We love to travel and to photograph. It is also good to find treasures close to home. Today it was photographing several species of Lithospernum – one of which is uncommon in this area – and other plants, butterflies and more at a new preserve just 30 miles away. We have visited several times to photograph the unusual fens in the two ponds and the uncommon and common species residing around the property.
Fringed Puccoon (Lithospernum incisum) is recorded here in eastern Iowa in sandy areas like the area where these grow. However, it is more likely found further west in the central plains. We have photographed it in the Badlands in South Dakota. It is less often included in field guides than the Hoary and Plains Puccoons, even for regions where it is found.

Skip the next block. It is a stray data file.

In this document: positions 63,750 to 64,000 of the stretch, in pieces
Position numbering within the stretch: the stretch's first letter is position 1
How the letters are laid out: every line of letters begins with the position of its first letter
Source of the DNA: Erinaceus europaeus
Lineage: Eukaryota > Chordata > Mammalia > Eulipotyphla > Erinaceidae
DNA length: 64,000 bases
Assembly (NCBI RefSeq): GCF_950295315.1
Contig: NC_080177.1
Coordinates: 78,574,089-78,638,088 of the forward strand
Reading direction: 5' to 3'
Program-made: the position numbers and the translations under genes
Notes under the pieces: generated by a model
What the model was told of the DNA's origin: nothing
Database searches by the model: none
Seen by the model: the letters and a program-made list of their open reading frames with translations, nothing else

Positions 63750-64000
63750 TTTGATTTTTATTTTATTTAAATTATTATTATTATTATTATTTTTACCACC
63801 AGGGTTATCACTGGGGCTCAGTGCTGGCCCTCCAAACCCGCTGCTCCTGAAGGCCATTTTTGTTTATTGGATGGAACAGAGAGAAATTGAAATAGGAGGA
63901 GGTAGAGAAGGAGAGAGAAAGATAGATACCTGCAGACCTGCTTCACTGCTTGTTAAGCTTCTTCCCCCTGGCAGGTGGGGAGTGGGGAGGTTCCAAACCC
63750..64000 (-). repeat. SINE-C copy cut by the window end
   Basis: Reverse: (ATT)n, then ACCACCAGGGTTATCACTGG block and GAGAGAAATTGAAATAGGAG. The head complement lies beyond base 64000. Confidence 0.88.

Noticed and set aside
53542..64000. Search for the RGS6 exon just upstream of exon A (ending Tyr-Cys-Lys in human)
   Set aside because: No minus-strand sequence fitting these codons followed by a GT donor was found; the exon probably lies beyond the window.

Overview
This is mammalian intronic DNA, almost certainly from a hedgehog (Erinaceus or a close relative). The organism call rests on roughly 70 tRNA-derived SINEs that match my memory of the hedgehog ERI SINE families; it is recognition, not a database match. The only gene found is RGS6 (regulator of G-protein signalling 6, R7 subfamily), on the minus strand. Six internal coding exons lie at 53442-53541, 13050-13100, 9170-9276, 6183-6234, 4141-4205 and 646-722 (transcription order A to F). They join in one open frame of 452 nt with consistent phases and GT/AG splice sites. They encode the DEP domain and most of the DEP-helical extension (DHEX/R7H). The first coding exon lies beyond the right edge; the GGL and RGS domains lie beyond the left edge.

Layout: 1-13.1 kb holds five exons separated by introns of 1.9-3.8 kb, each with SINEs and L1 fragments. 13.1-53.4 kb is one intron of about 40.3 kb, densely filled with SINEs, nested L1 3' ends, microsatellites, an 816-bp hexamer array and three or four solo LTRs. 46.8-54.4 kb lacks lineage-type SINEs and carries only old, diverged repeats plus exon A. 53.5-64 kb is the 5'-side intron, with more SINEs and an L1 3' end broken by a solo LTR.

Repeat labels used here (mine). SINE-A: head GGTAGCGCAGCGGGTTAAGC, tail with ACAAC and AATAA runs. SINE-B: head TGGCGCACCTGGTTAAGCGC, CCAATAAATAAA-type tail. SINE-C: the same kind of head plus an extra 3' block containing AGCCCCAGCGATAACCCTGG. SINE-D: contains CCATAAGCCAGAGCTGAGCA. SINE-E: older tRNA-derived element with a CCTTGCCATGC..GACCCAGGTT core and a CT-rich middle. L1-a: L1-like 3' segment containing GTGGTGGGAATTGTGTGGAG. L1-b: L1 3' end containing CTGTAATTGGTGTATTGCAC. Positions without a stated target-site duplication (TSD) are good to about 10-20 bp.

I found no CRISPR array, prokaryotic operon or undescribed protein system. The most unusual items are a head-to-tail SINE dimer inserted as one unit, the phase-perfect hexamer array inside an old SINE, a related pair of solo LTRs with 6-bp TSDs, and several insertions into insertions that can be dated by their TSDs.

The much more common and abundant Hoary Puccoon (Lithospernum canescens) and other yellow flowers – Golden Ragwort and Yellow Wood-sorrel – served as camouflage for the occasional Fringed Puccoon plant. The Fringed Puccoon is a paler, more lemony yellow than the Hoary Puccoon which has a more yellow-orange cast. The Hoary Puccoon has soft hairy leaves that a quite visible in the image below.
This Hoary Puccoon blossom cluster was home to this tiny spider. It played peek-a-boo with the camera for some time and did not abandon its home as many will do when being photographed up to life size on the sensor in some images. We have yet to determine its species but think the white band at the front of the carapace may help in identification.
We are certain that future posts will include species and comments from this interesting place.